The Fabulous Fashions of Oz


I’ve examined the typical styles of Ozian clothing before, but I think I can come up with a few more thoughts about them. To begin with, The Patchwork Girl of Oz has a more thorough description of the Munchkin costume that Ojo wears: “blue silk stockings, blue knee-pants with gold buckles, a blue ruffled waist and a jacket of bright blue braided with gold,” along with blue leather shoes with turned-up and pointed toes. Unc Nunkie wears a blue coat with cuffs of gold braid and “boots with turnover tops.” Ojo’s shoes sound like the ones associated with Christmas elves, but I don’t know where they originated.

Shoes with long, pointed toes wore popular with the upper classes in the Middle Ages, but they didn’t curl up. It’s also the style on Pingaree to wear shoes that are “high at the heel and pointed at the toes,” and that “the points curled upward.”

The Silver Shoes had pointed toes as well. We also know that shoes with laces are known in Oz, as the King of Bunnybury and presumably Queen Ann Soforth have ones that need to be tied. (Tik-Tok suggests to the Nome King that Ann might have stopped to tie her shoe-string, even though the shoes she’s shown as wearing in the illustrations have heels.)

An interesting point brought up in Wizard that doesn’t seem to carry over to most other books is Boq’s comment that “only witches and sorcerers wear white.” This book describes both Good Witches as wearing white, but doesn’t state whether the Wicked Witches do.

In Rachel Cosgrove Payes’s Wicked Witch, however, we’re told that “witches always wore something white, the magic color,” and the Wicked Witch of the South wears a white dress. When she goes out, she wears a maroon overdress to hide it. Trying to think of instances where someone living in Oz who wasn’t a witch or sorcerer wearing white, and I came up with three: Ozma and Dorothy wear “simple white muslin gowns” at the beginning of Glinda; Ozma, Dorothy, Betsy Bobbin, and Trot all wear white for the parade in Wishing Horse; and Prince Gules in Merry Go Round wonders whether he should wear a blue cape with a white crest or a white cape with a blue crest. For that matter, in Wizard itself, the green dress Dorothy receives in the Emerald City is actually white when not seen through green glasses.

A lot of the clothes we see in the series are of the national colors, showing an almost disturbing sense of conformity. The Scarecrow’s clothes are typically described as all blue, although for some reason Ruth Plumly Thompson gives him red boots and yellow gloves in Royal Book. I seem to also recall the gloves being described as white in some book, but I forget which one. Some prominent characters wear more variegated outfits, like the Wogglebug‘s dark blue swallowtail coat with yellow silk lining, white duck vest, and fawn-colored plush knickerbockers with gilt buckles; or Jack Pumpkinhead’s purple trousers, red shirt, and pink vest with white spots.

The former outfit was made by a tailor, and the latter is said in a Fred Otto story to have once belonged to a Horner magician. The Patchwork Girl is made from a quilt of many different colors partially because Margolotte thinks it will keep her humble, but instead Scraps is very proud of it. Queen Ann wears green when she sets off on her mission of conquest, despite the fact that her kingdom is in the Winkie Country.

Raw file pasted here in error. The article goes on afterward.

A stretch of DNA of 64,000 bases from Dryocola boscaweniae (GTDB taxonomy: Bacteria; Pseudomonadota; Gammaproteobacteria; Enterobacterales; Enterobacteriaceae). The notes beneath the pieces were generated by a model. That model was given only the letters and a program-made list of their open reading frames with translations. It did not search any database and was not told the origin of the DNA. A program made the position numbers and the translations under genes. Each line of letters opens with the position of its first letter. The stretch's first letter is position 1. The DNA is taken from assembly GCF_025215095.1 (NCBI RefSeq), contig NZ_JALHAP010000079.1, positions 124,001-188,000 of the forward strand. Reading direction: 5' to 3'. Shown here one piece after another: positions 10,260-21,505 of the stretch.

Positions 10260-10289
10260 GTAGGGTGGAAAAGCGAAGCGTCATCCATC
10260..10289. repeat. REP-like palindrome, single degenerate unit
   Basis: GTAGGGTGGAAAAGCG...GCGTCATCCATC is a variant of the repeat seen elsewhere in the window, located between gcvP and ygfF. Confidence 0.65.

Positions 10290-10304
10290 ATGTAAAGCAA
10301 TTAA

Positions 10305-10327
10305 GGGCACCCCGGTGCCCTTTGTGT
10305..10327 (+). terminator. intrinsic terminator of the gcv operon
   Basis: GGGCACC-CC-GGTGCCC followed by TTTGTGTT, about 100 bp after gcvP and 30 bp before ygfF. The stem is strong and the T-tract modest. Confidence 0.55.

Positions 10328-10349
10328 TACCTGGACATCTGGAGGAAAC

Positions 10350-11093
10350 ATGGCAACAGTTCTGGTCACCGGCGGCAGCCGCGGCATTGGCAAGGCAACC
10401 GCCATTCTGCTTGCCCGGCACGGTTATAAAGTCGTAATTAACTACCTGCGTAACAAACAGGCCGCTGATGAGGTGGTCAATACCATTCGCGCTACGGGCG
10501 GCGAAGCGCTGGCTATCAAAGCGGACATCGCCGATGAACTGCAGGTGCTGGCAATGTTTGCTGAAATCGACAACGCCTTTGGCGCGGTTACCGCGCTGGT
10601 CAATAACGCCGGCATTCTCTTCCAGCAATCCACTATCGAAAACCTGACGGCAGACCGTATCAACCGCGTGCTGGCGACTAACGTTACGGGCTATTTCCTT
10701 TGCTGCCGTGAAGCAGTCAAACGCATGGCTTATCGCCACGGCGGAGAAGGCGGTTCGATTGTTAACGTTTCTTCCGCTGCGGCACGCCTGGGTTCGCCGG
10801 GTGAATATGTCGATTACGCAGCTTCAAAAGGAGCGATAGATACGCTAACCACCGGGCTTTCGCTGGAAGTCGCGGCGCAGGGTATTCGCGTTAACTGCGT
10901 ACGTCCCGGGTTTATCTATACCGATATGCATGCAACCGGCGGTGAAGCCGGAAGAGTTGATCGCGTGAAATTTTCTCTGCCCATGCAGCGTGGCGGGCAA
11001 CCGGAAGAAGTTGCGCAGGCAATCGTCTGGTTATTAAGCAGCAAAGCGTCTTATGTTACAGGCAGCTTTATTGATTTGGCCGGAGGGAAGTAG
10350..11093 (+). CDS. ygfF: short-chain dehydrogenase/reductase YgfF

John R. Neill often had the Americans living in Oz keep up with fashions from the Outside World, including having them wear flapper-style dresses during the Thompson years.

Eric Shanower continued this trend, as when he draws Dorothy with shorts, a short-sleeved shirt, and sneakers in Wicked Witch.

I guess they would be more comfortable for wandering around the country than dresses and such. It doesn’t appear that the native Ozites really pick up on such trends, though. There is one book, Neill’s own Wonder City, that deals pretty heavily with fashion. Here, Jenny Jump comes to Oz from New Jersey and starts a style shop, presented as a novel idea when, as one of her first customers states, “We have never had new styles in Oz before. When clothes wear out, we make others just like them.” Even though Jenny is from the United States, her styles don’t appear to be much like anything Americans would have worn at the time.

She makes sea-spray dresses at a Quadling’s suggestion, then later wears a dahlia dress with petals, a dress of silver fish scales, and a pink dress trimmed with soap bubbles. She creates a spun glass dress for Ozma, a cellophane suit for a Boxer, and whistling pants for Number Nine; and both she and Ozma sport gold-spangled dresses covered with question marks and X’s for both during the ozlection. Number Nine’s father receives a blue suit made of wool, rubber, silk, and wire that his goat can’t chew; while their mother gets a dress that changes color between violet and blue. There’s also a mention of a Quadling woman’s hair being changed from “pinned in a thick red biscuit” to “bobbed and bent in the latest style,” and Jenny herself sports many different hairstyles. In David Hulan’s Glass Cat, Becky Klein also aims to start a fashion revolution in the Emerald City, and she popularizes jeans. I really have trouble imagining an Oz where modern American styles are the norm, but it’s possible some ideas have been adapted over the years.

This entry was posted in Eloise Jarvis McGraw, Eric Shanower, Fred Otto, John R. Neill, L. Frank Baum, Oz, Oz Authors, Rachel Cosgrove Payes, Ruth Plumly Thompson and tagged , , , , , , , , , , , , , , , , , , , , , , , , , , , , , , , , , , . Bookmark the permalink.

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